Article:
CUMBERLAND — The town, in another attempt to eliminate browntail moth caterpillars, will focus its efforts this spring on the east side of Interstate 295.
Residents in the area will have the opportunity to opt out of the roadside spraying program. The Town Council decided in a straw poll Feb. 13 to pursue a ground-based program, rather than an aerial initiative.
About 750 properties covering 1,250 acres are within the potential impact zone, Town Manager Bill Shane told the council that evening. Given a 250-foot required setback along Cumberland’s 3.5-acre shoreline, 106 acres of that zone cannot be sprayed.
“I am not very confident that we’re going to have much success in getting folks to allow us to aerial spray; I think we’ll have quite a few opt-outs,” Shane said, noting that last year’s ground-spraying program had 16-20. “Had we had that in the aerial, I don’t know if that would have been effective.”
Spraying from the air and skipping properties could be a challenging process, Shane said in an interview last April, shortly before the town began its ground-spraying effort using a truck-mounted sprayer shooting an organic compound at trees about 150-200 feet away.
The 250-foot ocean buffer area was not sprayed, and an additive in the spray made the droplets heavier, better directing them to the target, Shane said.
The town spent about $16,000 on the project, which Shane last week called “moderately effective.”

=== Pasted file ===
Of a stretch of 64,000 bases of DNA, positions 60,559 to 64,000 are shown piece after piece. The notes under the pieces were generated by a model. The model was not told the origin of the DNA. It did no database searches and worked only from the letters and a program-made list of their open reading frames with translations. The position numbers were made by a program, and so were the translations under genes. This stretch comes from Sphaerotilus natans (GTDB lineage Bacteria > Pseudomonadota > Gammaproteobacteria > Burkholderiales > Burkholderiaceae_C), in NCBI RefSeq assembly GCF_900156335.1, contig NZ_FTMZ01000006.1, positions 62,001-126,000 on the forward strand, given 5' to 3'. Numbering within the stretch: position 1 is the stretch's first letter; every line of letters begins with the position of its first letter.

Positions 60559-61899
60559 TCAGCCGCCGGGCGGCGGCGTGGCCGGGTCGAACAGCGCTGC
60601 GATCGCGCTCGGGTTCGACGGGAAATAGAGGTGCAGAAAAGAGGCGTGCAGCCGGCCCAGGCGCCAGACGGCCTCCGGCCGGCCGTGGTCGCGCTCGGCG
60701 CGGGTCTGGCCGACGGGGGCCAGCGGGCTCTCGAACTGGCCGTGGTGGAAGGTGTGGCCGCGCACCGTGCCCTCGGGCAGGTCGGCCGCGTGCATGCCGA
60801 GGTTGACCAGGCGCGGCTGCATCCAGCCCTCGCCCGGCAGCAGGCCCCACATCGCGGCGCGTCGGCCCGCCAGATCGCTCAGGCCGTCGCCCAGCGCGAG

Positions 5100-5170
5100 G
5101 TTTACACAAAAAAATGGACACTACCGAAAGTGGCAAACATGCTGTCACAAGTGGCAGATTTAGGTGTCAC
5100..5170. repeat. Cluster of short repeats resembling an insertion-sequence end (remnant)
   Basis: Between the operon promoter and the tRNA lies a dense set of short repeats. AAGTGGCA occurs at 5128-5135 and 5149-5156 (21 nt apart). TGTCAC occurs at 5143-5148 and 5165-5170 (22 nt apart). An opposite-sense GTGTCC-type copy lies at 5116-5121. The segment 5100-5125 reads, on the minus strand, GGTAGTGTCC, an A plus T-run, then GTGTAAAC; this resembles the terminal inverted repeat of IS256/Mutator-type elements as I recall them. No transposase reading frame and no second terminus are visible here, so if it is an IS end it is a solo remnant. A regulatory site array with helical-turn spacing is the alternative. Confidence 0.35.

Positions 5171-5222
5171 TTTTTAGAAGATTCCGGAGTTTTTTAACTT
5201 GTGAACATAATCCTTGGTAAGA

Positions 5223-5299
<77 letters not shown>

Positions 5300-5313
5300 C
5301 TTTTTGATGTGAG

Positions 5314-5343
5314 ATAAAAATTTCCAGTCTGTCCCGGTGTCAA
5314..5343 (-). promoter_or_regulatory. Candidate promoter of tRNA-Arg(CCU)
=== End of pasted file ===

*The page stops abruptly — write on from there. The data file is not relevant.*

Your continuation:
Shane said he hoped to have a representative from the state attend a council meeting in late April or early May in order to give an overview on the program.
Leaves still on trees this time of year are likely to be inhabited by hibernating brown tail moths, cocooning for the winter. They emerge in the spring and molt their microscopic hairs, which the wind carries, potentially causing a skin rash similar to poison ivy in some people. Those who are sensitive can experience respiratory distress in more extreme cases.
The browntail moth first reared its hairy head on this continent in 1897 in Somerville, Massachusetts, after being accidentally brought over from Europe, according to the website of the Maine Department of Agriculture, Conservation and Forestry. The insect by 1913 had migrated throughout New England, as well as New Brunswick and Nova Scotia, Canada.
Although the browntail moth population declined throughout the rest of the 20th century, the insect has remained in two places in North America – the coast of Maine and the tip of Cape Cod, Charlene Donahue, a forest entomologist with the Maine Forest Service, said in an interview last month.
The Maine Forest Service offers a list of arborists willing to prune browntail webs during the winter, as well as a list of licensed pesticide applicators willing to spray the insects and other pests with chemicals in the spring.
Cumberland plans ground-based spraying of brown tail moths this spring.